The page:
The Wall Street Journal reported July 21 what readers of this blog already know:

Many scientists agree that…smokeless tobacco, including chewing and dipping tobacco, is significantly less harmful than cigarettes.  But rather than encouraging the country’s 37 million smokers to switch to less-risky products, U.S. health officials have so far stuck with an abstinence-only message to the public.

Journalist Jennifer Maloney underscored the government’s withholding of relative risk information about smokeless tobacco:

Online fact sheets published by the Centers for Disease Control, the Food and Drug Administration and the National Cancer Institute list multiple health risks associated with smokeless tobacco…but give no indication it is less harmful than cigarettes. ‘There is no safe form of tobacco,’ the cancer institute says on its website.

Scientific research says otherwise.  Although it is impossible to prove absolute safety, dozens of epidemiologic studies over three decades have documented that health risks among American chewers and dippers are not significantly elevated.  Last year, a government study failed to find any mouth cancer risk among men who chew or dip.

WSJ Graph 072117


The CDC claims it is unable to provide risk estimates for smokeless users (herehere and here).  Yet researchers from Altria produced them from CDC data; these are seen in the chart above (source here).  Smokeless users’ risks were comparable to those of nonusers of tobacco, whereas smokers had twice the risk of dying.

That Altria was able produce these dramatic results from CDC’s data underscores the government’s refusal to acknowledge the scientific truth about smokeless tobacco’s reduced-harm profile. That is irresponsible and contrary to public health interests.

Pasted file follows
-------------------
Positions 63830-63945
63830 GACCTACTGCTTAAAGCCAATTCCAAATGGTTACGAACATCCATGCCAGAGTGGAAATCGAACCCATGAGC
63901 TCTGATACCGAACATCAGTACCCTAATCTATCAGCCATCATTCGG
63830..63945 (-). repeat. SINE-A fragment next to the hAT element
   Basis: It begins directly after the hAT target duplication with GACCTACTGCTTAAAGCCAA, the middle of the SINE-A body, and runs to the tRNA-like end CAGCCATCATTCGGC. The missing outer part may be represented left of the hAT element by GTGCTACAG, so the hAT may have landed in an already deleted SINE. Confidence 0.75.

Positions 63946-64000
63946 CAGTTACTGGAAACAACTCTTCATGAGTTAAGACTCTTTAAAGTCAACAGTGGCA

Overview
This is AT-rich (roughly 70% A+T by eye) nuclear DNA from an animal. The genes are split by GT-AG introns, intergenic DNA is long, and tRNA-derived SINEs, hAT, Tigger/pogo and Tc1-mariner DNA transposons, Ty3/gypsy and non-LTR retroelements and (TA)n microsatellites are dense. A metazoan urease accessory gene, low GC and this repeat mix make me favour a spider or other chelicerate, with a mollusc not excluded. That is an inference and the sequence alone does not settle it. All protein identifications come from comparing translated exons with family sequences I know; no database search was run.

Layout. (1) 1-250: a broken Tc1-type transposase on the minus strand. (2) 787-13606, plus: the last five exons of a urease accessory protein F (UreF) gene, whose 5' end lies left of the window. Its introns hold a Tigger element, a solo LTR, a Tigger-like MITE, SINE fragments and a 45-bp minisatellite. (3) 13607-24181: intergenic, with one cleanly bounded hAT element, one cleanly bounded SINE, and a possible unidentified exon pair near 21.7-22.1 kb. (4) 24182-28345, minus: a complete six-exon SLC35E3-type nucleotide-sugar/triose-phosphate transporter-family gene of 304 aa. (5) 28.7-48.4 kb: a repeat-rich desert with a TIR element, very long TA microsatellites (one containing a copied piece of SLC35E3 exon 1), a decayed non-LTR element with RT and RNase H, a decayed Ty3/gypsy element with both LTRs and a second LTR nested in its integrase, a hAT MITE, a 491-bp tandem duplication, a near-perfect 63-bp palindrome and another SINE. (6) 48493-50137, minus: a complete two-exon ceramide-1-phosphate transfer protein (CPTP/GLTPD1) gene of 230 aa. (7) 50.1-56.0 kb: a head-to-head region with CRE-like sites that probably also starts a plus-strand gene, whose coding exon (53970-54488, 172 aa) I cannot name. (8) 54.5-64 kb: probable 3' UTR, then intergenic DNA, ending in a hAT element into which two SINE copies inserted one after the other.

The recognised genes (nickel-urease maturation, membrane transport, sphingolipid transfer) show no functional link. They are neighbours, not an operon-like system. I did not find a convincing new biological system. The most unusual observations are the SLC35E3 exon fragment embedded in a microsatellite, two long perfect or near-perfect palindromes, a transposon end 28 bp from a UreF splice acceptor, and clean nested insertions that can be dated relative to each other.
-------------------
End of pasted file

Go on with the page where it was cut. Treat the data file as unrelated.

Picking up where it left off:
Federal health officials told Maloney, “more research needs to be done on the potential population-level consequences of broadcasting the fact that some tobacco products are safer than cigarettes.”

Such facts should not be withheld from the American public.  Here is the consequence of public health officials’ persistent obfuscation and mendacity:

There were 8.1 million smokeless users in 2014, according to the National Survey on Drug Use and Health (NSDUH), and 41 percent of them were also smokers.  This means that 3.36 million Americans are equally comfortable and satisfied using nearly harmless chew or dip, and smoking, which is deadly. Government data show that smokers have no idea that they are needlessly putting their lives at risk. Federal agency leaders are aware of the differential risks, but choose not to push that potentially life-saving information to the public.

The Wall Street Journal is to be applauded for helping to expose this transgression.

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